On Tape Noir Series: Growing up during the Cold War on another side of the Iron Curtain, I became familiar with the Film Noir movement years after my immigration to the US. Out of all narrative patterns of Film Noir I like to mention two, resonating with my aesthetic sensibility the most: The Notion of Noir - Storyline constructions around fateful consequences of obsessions are remarkably similar in most Films Noir movies. Typical Noir characters are victims of coincidences. All these coincidences include the coincidence that you, the viewer happen to be there together with the narrator. Noir invented the particular notion where the very act of watching creates a space that neither belongs to the world of the watcher, nor the characters, the notion of sustained uncertainty - the Notion of Noir.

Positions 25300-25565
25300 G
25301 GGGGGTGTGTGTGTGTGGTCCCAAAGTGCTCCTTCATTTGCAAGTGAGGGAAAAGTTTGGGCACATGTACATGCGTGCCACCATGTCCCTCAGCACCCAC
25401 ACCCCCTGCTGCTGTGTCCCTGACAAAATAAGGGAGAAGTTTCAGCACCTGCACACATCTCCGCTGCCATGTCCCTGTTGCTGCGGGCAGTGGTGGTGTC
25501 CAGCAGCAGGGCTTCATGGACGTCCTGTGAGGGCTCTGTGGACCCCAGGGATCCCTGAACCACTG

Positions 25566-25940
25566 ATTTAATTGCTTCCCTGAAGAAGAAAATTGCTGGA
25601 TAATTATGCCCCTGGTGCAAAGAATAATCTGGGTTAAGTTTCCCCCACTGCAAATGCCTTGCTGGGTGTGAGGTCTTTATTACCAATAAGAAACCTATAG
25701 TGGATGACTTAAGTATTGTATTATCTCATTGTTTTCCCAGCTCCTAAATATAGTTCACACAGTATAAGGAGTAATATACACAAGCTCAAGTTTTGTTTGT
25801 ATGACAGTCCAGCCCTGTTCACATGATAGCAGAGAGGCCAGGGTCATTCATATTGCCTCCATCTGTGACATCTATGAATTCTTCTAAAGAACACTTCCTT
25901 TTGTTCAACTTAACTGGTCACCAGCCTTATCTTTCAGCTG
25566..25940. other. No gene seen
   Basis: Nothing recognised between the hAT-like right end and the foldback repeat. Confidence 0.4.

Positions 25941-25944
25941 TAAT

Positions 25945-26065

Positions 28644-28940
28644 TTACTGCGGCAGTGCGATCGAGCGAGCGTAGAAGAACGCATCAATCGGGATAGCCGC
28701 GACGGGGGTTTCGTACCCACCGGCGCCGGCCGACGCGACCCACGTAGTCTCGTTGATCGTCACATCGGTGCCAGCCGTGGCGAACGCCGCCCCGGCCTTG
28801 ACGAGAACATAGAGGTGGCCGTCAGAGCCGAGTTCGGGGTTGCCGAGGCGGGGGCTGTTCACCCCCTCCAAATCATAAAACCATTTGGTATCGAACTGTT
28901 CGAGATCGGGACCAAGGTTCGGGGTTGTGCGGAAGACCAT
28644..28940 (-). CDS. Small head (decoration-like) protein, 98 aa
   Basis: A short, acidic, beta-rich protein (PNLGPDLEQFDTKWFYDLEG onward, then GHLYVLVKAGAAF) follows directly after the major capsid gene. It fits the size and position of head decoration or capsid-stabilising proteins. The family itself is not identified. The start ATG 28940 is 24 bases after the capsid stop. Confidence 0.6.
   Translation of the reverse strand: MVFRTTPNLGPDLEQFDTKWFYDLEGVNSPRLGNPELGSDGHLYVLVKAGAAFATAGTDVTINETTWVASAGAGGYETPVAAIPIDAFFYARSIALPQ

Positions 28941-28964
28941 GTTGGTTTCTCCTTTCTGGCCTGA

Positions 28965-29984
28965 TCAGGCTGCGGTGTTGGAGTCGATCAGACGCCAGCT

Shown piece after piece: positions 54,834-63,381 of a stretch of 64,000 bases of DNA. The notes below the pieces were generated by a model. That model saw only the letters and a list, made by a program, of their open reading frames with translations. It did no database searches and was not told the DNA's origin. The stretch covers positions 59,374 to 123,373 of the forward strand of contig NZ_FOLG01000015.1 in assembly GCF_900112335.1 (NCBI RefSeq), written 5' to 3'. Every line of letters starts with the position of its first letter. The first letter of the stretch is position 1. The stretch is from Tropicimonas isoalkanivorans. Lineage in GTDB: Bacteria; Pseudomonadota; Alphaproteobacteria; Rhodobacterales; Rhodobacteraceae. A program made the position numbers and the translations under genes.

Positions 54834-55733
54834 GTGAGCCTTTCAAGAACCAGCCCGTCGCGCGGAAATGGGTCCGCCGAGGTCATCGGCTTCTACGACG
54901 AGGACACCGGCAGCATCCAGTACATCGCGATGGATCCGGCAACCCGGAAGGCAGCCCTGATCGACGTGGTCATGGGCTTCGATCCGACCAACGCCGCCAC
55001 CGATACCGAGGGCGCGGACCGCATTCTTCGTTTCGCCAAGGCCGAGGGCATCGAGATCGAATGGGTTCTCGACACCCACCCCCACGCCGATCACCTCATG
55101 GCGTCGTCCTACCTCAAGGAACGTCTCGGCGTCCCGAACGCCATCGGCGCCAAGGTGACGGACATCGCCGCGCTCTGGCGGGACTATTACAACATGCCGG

The City of Noir - From movie titles to the recurrence of figures falling from buildings, bridges, and staircases, it’s becoming clearer to me that movies are dealing with the urban environment in very particular ways. Characters are involved with living spaces, or losses of them, as if these spaces were alive. The Metropolitan City is not only the symbolic terrain in which drama happens. From stylized versions of the city at night to documentary–like reports of the city in midday, the City itself is one of the central figures in noir’s story pattern – the City as night vertigo itself, the City as the space of imagination and suspense – The City of Noir.